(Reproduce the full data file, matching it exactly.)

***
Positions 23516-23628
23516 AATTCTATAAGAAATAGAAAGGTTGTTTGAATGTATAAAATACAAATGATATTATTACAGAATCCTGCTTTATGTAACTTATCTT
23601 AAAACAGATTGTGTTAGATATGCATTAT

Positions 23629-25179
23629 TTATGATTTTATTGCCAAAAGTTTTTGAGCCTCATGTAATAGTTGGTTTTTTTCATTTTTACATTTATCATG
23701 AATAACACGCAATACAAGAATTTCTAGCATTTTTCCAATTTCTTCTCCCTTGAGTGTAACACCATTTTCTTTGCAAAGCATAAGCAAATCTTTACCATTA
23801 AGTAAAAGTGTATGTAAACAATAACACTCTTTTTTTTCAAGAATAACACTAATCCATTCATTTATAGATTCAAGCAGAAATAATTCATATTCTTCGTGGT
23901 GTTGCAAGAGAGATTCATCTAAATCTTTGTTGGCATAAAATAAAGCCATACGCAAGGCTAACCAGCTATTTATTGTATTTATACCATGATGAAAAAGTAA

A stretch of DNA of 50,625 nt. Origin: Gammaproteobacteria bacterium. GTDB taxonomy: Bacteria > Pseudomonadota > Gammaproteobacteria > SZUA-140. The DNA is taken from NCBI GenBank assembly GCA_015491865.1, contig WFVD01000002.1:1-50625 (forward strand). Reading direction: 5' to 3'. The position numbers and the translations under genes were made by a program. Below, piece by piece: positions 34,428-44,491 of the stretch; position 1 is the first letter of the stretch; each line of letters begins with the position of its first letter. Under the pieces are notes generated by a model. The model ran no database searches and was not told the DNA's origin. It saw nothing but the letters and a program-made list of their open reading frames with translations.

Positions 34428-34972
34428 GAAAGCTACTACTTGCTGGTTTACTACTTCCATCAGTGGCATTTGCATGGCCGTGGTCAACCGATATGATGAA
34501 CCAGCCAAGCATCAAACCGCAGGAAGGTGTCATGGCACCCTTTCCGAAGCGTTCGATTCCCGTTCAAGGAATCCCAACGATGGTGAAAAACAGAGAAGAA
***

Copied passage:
Positions 23516-23628
23516 AATTCTATAAGAAATAGAAAGGTTGTTTGAATGTATAAAATACAAATGATATTATTACAGAATCCTGCTTTATGTAACTTATCTT
23601 AAAACAGATTGTGTTAGATATGCATTAT

Positions 23629-25179
23629 TTATGATTTTATTGCCAAAAGTTTTTGAGCCTCATGTAATAGTTGGTTTTTTTCATTTTTACATTTATCATG
23701 AATAACACGCAATACAAGAATTTCTAGCATTTTTCCAATTTCTTCTCCCTTGAGTGTAACACCATTTTCTTTGCAAAGCATAAGCAAATCTTTACCATTA
23801 AGTAAAAGTGTATGTAAACAATAACACTCTTTTTTTTCAAGAATAACACTAATCCATTCATTTATAGATTCAAGCAGAAATAATTCATATTCTTCGTGGT
23901 GTTGCAAGAGAGATTCATCTAAATCTTTGTTGGCATAAAATAAAGCCATACGCAAGGCTAACCAGCTATTTATTGTATTTATACCATGATGAAAAAGTAA

A stretch of DNA of 50,625 nt. Origin: Gammaproteobacteria bacterium. GTDB taxonomy: Bacteria > Pseudomonadota > Gammaproteobacteria > SZUA-140. The DNA is taken from NCBI GenBank assembly GCA_015491865.1, contig WFVD01000002.1:1-50625 (forward strand). Reading direction: 5' to 3'. The position numbers and the translations under genes were made by a program. Below, piece by piece: positions 34,428-44,491 of the stretch; position 1 is the first letter of the stretch; each line of letters begins with the position of its first letter. Under the pieces are notes generated by a model. The model ran no database searches and was not told the DNA's origin. It saw nothing but the letters and a program-made list of their open reading frames with translations.

Positions 34428-34972
34428 GAAAGCTACTACTTGCTGGTTTACTACTTCCATCAGTGGCATTTGCATGGCCGTGGTCAACCGATATGATGAA
34501 CCAGCCAAGCATCAAACCGCAGGAAGGTGTCATGGCACCCTTTCCGAAGCGTTCGATTCCCGTTCAAGGAATCCCAACGATGGTGAAAAACAGAGAAGAA